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Patients' Preference of the Timed Up and Go (TUG) Test or Patient-Reported Outcome Measures (PROMs) Before and After Surgery for Lumbar Degenerative Disc Disease


Joswig, Holger; Stienen, Martin N; Smoll, Nicolas R; Corniola, Marco V; Chau, Ivan; Schaller, Karl; Hildebrandt, Gerhard; Gautschi, Oliver P (2017). Patients' Preference of the Timed Up and Go (TUG) Test or Patient-Reported Outcome Measures (PROMs) Before and After Surgery for Lumbar Degenerative Disc Disease. World Neurosurgery, 99(March):26-30.

Abstract

BACKGROUND The Timed Up and Go (TUG) test, as a measure of objective functional impairment in lumbar degenerative disc disease (DDD), complements patient-reported outcome measures (PROMs) of subjective functional impairment. METHODS Prospective two-center study on consecutive patients scheduled for surgical treatment for lumbar DDD who underwent an objective (TUG test) and subjective (PROMs) functional assessment before, as well as one and three days after surgery. PROMs included the Visual Analog Scale (VAS), Roland-Morris Disability Index (RMDI), Oswestry Disability Index (ODI), Euro-Qol (EQ-5D) and Short Form (SF)-12 questionnaires. Upon completion of each assessment, patients were asked whether they would prefer performing the TUG test or completing the PROMs questionnaires. RESULTS A total of n=109/125 patients (87.2%) completed the assessments. Preoperatively, patients were 2.18 times as likely to prefer the TUG test to the PROMs (OR 2.18, 95%CI 1.27 - 3.75). On postoperative days one and three, patients were 5.79 (OR 5.79, 95%CI 3.23 - 10.37) and 6.33 times as likely to prefer the TUG test to the PROMs, respectively (OR 6.33, 95%CI 3.51 - 11.41). There were no statistical differences in baseline characteristics, TUG t-scores, VAS, RMDI, ODI, SF-12 and EQ-5D index between patients preferring either the TUG test or the PROMs questionnaires. CONCLUSIONS The TUG test is preferred over a battery of PROMs by 60-70% of patients with lumbar DDD not only in the preoperative, but also in the postoperative setting. High functional disability does not result in avoidance of the TUG test and repeated assessments lead to higher preference.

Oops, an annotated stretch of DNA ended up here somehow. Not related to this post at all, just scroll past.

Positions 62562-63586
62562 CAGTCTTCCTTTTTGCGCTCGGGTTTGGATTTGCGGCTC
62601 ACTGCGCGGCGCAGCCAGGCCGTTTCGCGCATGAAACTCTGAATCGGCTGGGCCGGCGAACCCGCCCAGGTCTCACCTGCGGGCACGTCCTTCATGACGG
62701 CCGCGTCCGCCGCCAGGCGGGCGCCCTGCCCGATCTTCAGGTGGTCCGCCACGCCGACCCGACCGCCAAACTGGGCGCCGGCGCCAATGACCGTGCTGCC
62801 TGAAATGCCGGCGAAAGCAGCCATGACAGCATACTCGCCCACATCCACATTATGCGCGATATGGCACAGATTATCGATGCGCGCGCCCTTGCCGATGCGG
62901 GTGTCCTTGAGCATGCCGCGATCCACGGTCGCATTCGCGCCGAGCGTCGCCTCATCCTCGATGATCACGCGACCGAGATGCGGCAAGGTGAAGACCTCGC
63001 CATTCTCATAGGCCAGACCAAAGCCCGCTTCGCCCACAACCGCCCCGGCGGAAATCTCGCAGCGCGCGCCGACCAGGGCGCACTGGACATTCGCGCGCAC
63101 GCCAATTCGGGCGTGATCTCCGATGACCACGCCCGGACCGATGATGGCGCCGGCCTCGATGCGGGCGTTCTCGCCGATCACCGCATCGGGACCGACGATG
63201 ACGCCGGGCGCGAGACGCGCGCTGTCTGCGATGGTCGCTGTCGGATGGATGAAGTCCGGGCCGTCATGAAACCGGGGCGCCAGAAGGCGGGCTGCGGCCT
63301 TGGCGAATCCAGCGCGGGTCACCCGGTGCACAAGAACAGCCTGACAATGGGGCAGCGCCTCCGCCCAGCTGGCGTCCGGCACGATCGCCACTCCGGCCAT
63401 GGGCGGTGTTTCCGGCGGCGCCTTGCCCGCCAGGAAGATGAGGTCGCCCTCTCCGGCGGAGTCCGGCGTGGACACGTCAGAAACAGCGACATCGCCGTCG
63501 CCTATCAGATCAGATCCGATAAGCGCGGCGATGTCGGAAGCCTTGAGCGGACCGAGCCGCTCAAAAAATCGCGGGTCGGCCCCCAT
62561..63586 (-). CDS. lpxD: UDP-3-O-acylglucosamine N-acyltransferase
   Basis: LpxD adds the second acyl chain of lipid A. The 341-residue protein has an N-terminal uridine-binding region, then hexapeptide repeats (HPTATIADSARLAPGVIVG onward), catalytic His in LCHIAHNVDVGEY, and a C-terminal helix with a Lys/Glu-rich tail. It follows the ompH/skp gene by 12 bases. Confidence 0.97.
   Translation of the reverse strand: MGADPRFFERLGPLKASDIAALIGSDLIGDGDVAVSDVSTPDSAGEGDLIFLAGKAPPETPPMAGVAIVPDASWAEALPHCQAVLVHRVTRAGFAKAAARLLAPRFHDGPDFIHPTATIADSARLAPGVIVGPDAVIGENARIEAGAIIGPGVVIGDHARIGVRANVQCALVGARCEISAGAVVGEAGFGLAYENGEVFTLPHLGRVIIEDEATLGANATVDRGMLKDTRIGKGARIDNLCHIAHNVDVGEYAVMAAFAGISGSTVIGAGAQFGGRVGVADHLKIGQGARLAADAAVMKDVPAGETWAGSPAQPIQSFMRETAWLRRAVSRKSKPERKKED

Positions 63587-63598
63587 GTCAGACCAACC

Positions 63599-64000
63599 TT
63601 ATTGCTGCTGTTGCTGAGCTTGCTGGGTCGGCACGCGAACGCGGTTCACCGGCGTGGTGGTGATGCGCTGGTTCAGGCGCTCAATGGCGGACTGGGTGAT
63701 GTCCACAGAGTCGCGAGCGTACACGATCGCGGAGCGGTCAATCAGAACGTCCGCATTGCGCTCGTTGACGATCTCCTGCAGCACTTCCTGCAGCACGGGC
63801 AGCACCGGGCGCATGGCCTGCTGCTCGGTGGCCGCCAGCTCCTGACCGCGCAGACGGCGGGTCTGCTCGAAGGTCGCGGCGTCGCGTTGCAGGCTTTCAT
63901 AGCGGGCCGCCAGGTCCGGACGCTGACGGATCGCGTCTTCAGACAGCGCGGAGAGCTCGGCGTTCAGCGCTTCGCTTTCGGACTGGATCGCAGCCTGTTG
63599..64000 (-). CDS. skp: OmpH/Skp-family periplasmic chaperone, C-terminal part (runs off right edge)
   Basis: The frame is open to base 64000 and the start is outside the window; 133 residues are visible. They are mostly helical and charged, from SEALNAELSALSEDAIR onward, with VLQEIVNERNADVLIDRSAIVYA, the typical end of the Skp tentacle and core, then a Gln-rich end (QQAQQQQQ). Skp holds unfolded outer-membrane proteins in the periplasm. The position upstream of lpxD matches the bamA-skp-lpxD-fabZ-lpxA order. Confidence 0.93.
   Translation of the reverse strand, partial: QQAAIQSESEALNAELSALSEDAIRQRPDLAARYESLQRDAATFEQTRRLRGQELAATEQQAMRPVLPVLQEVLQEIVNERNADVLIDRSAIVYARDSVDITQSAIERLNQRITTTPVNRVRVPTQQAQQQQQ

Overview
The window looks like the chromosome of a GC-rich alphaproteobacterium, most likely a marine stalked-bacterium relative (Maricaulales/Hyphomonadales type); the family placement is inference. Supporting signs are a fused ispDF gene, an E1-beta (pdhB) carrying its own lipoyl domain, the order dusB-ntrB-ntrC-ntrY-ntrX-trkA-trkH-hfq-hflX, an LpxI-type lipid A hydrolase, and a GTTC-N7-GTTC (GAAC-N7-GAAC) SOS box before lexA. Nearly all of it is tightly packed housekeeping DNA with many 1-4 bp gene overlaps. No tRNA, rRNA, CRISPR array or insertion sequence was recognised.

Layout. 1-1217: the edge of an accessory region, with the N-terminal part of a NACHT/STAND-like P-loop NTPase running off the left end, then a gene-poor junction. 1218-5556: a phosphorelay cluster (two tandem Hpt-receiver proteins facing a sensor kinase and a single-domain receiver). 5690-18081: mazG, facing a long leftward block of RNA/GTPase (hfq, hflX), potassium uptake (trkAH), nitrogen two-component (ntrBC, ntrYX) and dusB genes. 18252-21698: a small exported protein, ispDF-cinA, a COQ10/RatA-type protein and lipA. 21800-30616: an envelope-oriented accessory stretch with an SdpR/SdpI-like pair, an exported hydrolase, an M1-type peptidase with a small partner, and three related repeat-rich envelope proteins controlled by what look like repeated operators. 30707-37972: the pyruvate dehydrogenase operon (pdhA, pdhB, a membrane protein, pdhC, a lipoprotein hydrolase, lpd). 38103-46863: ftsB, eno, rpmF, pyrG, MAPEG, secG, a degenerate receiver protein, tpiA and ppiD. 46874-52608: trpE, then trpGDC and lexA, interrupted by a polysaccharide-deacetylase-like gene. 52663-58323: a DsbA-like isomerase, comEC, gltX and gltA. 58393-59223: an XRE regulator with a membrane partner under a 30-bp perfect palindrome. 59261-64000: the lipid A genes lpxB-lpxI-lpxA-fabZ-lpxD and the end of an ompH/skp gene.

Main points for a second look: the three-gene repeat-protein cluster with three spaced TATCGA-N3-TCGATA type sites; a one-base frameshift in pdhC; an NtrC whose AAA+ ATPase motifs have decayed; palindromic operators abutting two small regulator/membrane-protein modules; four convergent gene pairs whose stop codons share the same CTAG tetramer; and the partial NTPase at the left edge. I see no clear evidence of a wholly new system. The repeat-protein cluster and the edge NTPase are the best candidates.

Abstract

BACKGROUND The Timed Up and Go (TUG) test, as a measure of objective functional impairment in lumbar degenerative disc disease (DDD), complements patient-reported outcome measures (PROMs) of subjective functional impairment. METHODS Prospective two-center study on consecutive patients scheduled for surgical treatment for lumbar DDD who underwent an objective (TUG test) and subjective (PROMs) functional assessment before, as well as one and three days after surgery. PROMs included the Visual Analog Scale (VAS), Roland-Morris Disability Index (RMDI), Oswestry Disability Index (ODI), Euro-Qol (EQ-5D) and Short Form (SF)-12 questionnaires. Upon completion of each assessment, patients were asked whether they would prefer performing the TUG test or completing the PROMs questionnaires. RESULTS A total of n=109/125 patients (87.2%) completed the assessments. Preoperatively, patients were 2.18 times as likely to prefer the TUG test to the PROMs (OR 2.18, 95%CI 1.27 - 3.75). On postoperative days one and three, patients were 5.79 (OR 5.79, 95%CI 3.23 - 10.37) and 6.33 times as likely to prefer the TUG test to the PROMs, respectively (OR 6.33, 95%CI 3.51 - 11.41). There were no statistical differences in baseline characteristics, TUG t-scores, VAS, RMDI, ODI, SF-12 and EQ-5D index between patients preferring either the TUG test or the PROMs questionnaires. CONCLUSIONS The TUG test is preferred over a battery of PROMs by 60-70% of patients with lumbar DDD not only in the preoperative, but also in the postoperative setting. High functional disability does not result in avoidance of the TUG test and repeated assessments lead to higher preference.

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Item Type:Journal Article, refereed, original work
Communities & Collections:04 Faculty of Medicine > University Hospital Zurich > Clinic for Neurosurgery
Dewey Decimal Classification:610 Medicine & health
Language:English
Date:29 November 2017
Deposited On:02 Feb 2017 08:40
Last Modified:28 Mar 2017 10:27
Publisher:Elsevier
ISSN:1878-8750
Publisher DOI:https://doi.org/10.1016/j.wneu.2016.11.039
PubMed ID:27913260

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